The Real Eastern Coyote

Chris Schadler

July 7, 2022  7pm


Myths surround the coyote and cloud our understanding of it. Learn the true story of the eastern coyote – how and when it arrived in New England, how it lives among us but is rarely seen and how it contributes toward keeping our forests and fields healthy. Learn why it is a creature of our own making – an animal different from the western coyote in genetics and behavior but with the same superior resilience and adaptability. It is smart, beneficial and by its presence, gives “wild” back to our wild lands. This new wild also requires that livestock and pet owners step up and steward creatures with greater care.

Despite the ecological benefits the coyote brings, it is the most persecuted carnivore in North America. And despite human efforts to eradicate it, it survives and thrives among us.

Whether you farm, hike or garden, “understanding the mind and ecology of the coyote can keep us one step ahead of problems,” according to Chris, who, with 30 years of wolf and coyote research, sheep farming, and teaching, will demonstrate that “knowledge is power” when it comes to living with coyotes.

Bio:  Chris Schadler, M.S., Conservation Biology, is the NH and VT Representative for Project Coyote, a national organization promoting coexistence with coyotes. Chris co-founded the NH Wildlife Coalition, a wildlife advocacy group of scientists who also aim to broaden public input into wildlife decision-making. She is a member of the town Conservation Commission and Chairs the Select Board in Webster, NH.

Photo of Chris Schadler courtesy of Susan Lirakis


Event Report  The Eastern Coyote

Chris Schadler

July 7, 2022  7pm

Chris Schadlera.jpg

On a perfect evening at the park, Chris Schadler's stimulating presentation on the Eastern Coyote may just have outdone the weather and the beautiful setting as well.


Some folks brought their grill to cook up a delicacy of their choice while others strolled the grounds enjoying the views.


The view from the tower towards Martin Meadow pond was lovely.


The view from the tower towards Mts. Garfield, Layfayette, Canon, etc. was pretty as well.


Prior to the start of the program, this slide of coyotes at the Quabbin Reservoir had the audience eager for the program to begin.


Chris opened her talk by contrasting the eastern coyote with its western ancestor.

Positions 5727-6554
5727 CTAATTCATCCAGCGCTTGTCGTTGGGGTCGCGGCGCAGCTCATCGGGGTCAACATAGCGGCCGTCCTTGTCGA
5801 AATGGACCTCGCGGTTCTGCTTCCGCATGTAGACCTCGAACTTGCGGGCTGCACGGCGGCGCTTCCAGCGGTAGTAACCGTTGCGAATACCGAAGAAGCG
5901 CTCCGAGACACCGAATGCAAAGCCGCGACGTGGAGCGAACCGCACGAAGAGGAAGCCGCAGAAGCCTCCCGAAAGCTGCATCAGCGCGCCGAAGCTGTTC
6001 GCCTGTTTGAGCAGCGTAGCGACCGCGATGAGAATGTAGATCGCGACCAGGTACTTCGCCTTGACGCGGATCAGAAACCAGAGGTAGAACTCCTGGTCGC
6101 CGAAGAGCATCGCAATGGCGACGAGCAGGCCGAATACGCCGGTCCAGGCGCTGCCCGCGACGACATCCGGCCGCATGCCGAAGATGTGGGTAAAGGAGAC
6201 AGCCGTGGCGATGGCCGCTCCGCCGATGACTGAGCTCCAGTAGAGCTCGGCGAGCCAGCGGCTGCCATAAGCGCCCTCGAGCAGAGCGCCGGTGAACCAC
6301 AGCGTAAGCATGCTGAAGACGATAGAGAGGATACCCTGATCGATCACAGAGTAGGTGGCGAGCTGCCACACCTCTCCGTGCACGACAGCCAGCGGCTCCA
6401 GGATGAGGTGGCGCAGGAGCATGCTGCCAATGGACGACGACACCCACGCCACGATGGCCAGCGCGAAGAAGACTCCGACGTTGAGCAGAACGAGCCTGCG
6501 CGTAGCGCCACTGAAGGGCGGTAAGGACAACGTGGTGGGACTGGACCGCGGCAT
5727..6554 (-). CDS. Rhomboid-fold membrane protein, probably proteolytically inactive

As the western coyote moved eastward it interbred with eastern wolves - mainly the gray wolf in northern US and Canada. The eastern coyote not just physically but in behavior carries traits of the wolf. The eastern coyote is larger than the western. It also is less solitary and can operate in packs - even coordinate in attacks on larger prey.


Chris' slides were clearly illustrated and a wealth of information. This one depicts the usual structure of a pack if left undisturbed. The pack is self regulating in that only the "Mom and Dad" will breed. When this balance is disrupted by, say, the Dad being killed, then yearlings are not constrained. Ironically, killing coyotes can then result in an increase in their population.

Chris' talk covered a wide range of topics that have impacted America's only native dog. She traced the evolution of the land, 1850-1950, from forest to farmland. She outlined the historical ranges of the gray wolf and how those have transitioned. She explored the eastward migrations of the coyote citing trapper's records - 1868 in Minnesota to Holderness, NH in 1944.  And, much more.

The striking conclusion is that this animal indeed merits the adjective "wily." Despite the fact that hunting coyotes at any time of year is allowed in 42 out of 49 states - this animal has done amazingly well.


Chris' information is given on this slide.

Our event report, unfortunately, can not adequately cover the depth and the quality of Chris Schadler's presentation. Our large crowd of almost 100 people can attest to her knowledge and passion for this oftentimes maligned animal. If you ever have a chance to hear Chris, don't miss it.  She's an engaging and stimulating speaker. 

Thank you so much, Chris, for coming to Weeks State Park.